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ASU Electronic Theses and Dissertations


This collection includes most of the ASU Theses and Dissertations from 2011 to present. ASU Theses and Dissertations are available in downloadable PDF format; however, a small percentage of items are under embargo. Information about the dissertations/theses includes degree information, committee members, an abstract, supporting data or media.

In addition to the electronic theses found in the ASU Digital Repository, ASU Theses and Dissertations can be found in the ASU Library Catalog.

Dissertations and Theses granted by Arizona State University are archived and made available through a joint effort of the ASU Graduate College and the ASU Libraries. For more information or questions about this collection contact or visit the Digital Repository ETD Library Guide or contact the ASU Graduate College at gradformat@asu.edu.


A key factor in the success of social animals is their organization of work. Mathematical models have been instrumental in unraveling how simple, individual-based rules can generate collective patterns via self-organization. However, existing models offer limited insights into how these patterns are shaped by behavioral differences within groups, in part because they focus on analyzing specific rules rather than general mechanisms that can explain behavior at the individual-level. My work argues for a more principled approach that focuses on the question of how individuals make decisions in costly environments. In Chapters 2 and 3, I demonstrate how this approach provides …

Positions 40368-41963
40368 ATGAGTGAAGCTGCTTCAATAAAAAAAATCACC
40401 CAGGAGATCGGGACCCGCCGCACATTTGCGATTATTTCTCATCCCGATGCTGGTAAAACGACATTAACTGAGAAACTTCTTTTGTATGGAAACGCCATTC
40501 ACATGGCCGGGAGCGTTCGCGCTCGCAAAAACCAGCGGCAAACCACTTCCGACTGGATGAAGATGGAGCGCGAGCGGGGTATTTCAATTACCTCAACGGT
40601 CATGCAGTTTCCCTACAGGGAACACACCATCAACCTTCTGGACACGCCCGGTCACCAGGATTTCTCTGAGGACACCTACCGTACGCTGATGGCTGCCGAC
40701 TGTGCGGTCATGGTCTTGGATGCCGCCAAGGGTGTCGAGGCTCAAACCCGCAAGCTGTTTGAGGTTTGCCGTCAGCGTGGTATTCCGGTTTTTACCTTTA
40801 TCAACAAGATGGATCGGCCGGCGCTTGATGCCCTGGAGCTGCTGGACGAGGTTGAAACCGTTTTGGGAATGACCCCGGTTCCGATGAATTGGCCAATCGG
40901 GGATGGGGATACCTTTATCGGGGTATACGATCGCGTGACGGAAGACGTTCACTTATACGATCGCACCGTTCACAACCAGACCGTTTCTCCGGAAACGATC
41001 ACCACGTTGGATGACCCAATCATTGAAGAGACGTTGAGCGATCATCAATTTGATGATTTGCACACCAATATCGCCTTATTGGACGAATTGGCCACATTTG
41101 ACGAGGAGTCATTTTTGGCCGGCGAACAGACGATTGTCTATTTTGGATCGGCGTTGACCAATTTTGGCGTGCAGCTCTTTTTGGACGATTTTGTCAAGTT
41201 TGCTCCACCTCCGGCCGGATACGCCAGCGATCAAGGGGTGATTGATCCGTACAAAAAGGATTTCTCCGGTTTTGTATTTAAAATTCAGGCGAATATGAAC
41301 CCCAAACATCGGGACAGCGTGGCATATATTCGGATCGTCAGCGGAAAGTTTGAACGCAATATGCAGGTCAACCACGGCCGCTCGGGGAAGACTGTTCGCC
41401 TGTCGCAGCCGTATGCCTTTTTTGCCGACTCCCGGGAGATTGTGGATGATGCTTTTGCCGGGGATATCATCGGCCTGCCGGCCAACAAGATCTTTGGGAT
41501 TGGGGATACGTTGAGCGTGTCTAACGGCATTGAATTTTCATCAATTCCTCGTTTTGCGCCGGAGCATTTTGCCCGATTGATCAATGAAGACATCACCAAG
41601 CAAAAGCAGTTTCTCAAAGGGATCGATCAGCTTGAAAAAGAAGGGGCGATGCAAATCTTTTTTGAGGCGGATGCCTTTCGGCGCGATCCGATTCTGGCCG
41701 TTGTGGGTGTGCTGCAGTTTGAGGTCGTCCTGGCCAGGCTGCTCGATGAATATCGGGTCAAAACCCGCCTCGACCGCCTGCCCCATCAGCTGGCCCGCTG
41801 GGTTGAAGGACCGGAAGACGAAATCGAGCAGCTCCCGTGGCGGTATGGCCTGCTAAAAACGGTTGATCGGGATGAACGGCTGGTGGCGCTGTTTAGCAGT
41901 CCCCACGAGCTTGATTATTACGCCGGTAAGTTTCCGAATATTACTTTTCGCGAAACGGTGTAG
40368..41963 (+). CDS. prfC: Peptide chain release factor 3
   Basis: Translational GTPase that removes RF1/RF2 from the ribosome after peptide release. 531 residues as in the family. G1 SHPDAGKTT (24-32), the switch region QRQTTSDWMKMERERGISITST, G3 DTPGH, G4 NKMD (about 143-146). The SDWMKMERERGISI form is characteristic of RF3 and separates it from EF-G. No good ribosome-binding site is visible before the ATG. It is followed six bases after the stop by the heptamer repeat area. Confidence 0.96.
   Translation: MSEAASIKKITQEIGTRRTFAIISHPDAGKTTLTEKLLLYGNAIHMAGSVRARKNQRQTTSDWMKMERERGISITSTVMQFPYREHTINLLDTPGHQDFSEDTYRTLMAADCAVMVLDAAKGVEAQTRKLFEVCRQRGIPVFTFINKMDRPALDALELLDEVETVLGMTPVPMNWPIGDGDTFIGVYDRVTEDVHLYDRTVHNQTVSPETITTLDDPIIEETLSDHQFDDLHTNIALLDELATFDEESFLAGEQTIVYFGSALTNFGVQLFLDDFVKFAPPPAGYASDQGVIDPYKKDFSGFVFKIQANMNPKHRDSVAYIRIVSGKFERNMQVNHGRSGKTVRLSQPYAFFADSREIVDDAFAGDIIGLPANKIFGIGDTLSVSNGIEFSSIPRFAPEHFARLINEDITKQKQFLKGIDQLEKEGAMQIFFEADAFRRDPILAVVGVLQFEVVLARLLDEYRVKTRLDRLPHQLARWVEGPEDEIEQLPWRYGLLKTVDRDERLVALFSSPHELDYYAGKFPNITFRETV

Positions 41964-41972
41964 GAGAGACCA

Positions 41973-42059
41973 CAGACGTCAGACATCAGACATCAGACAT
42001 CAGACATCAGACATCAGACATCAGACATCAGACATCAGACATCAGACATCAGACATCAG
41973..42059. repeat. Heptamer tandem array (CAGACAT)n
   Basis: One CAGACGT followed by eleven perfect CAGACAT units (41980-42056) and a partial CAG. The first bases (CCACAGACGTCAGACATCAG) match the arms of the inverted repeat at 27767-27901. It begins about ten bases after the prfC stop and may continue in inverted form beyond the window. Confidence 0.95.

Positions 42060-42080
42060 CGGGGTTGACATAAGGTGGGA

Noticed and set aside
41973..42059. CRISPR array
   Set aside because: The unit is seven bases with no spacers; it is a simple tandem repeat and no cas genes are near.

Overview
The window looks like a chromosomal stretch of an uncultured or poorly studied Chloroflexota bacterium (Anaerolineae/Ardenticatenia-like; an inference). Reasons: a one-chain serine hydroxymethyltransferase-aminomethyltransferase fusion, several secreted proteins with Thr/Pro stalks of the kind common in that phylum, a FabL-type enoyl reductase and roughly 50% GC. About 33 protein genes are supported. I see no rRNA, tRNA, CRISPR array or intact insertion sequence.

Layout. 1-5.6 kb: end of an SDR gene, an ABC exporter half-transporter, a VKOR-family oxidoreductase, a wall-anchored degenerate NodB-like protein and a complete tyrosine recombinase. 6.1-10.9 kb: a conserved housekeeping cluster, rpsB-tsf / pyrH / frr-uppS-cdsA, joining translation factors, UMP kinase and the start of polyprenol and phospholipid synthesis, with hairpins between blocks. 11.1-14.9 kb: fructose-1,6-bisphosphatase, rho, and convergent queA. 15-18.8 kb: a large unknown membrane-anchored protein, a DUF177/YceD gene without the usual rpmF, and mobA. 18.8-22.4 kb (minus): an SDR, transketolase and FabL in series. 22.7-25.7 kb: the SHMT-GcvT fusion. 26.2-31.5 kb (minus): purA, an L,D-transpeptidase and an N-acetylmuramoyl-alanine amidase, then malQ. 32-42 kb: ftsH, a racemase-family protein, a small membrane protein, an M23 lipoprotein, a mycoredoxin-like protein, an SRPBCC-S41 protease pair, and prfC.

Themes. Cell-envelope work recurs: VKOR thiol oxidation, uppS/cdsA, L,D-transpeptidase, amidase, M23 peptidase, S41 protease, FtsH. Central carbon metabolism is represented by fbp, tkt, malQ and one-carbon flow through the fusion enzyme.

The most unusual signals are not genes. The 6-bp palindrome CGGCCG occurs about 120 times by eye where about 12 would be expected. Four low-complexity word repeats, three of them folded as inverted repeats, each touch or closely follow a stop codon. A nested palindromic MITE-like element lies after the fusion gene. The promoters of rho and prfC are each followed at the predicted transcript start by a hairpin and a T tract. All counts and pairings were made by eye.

Contributors
Udiani, Oyita Udiani, Kang, Yun, Fewell, Jennifer H, et al.
Created Date
2016

In complex consumer-resource type systems, where diverse individuals are interconnected and interdependent, one can often anticipate what has become known as the tragedy of the commons, i.e., a situation, when overly efficient consumers exhaust the common resource, causing collapse of the entire population. In this dissertation I use mathematical modeling to explore different variations on the consumer-resource type systems, identifying some possible transitional regimes that can precede the tragedy of the commons. I then reformulate it as a game of a multi-player prisoner's dilemma and study two possible approaches for preventing it, namely direct modification of players' payoffs through punishment/reward …

Contributors
Kareva, Irina, Castillo-Chavez, Carlos, Collins, James, et al.
Created Date
2012

The most advanced social insects, the eusocial insects, form often large societies in which there is reproductive division of labor, queens and workers, have overlapping generations, and cooperative brood care where daughter workers remain in the nest with their queen mother and care for their siblings. The eusocial insects are composed of representative species of bees and wasps, and all species of ants and termites. Much is known about their organizational structure, but remains to be discovered. The success of social insects is dependent upon cooperative behavior and adaptive strategies shaped by natural selection that respond to internal or external …

Contributors
Rodriguez Messan, Marisabel, Kang, Yun, Castillo-Chavez, Carlos, et al.
Created Date
2018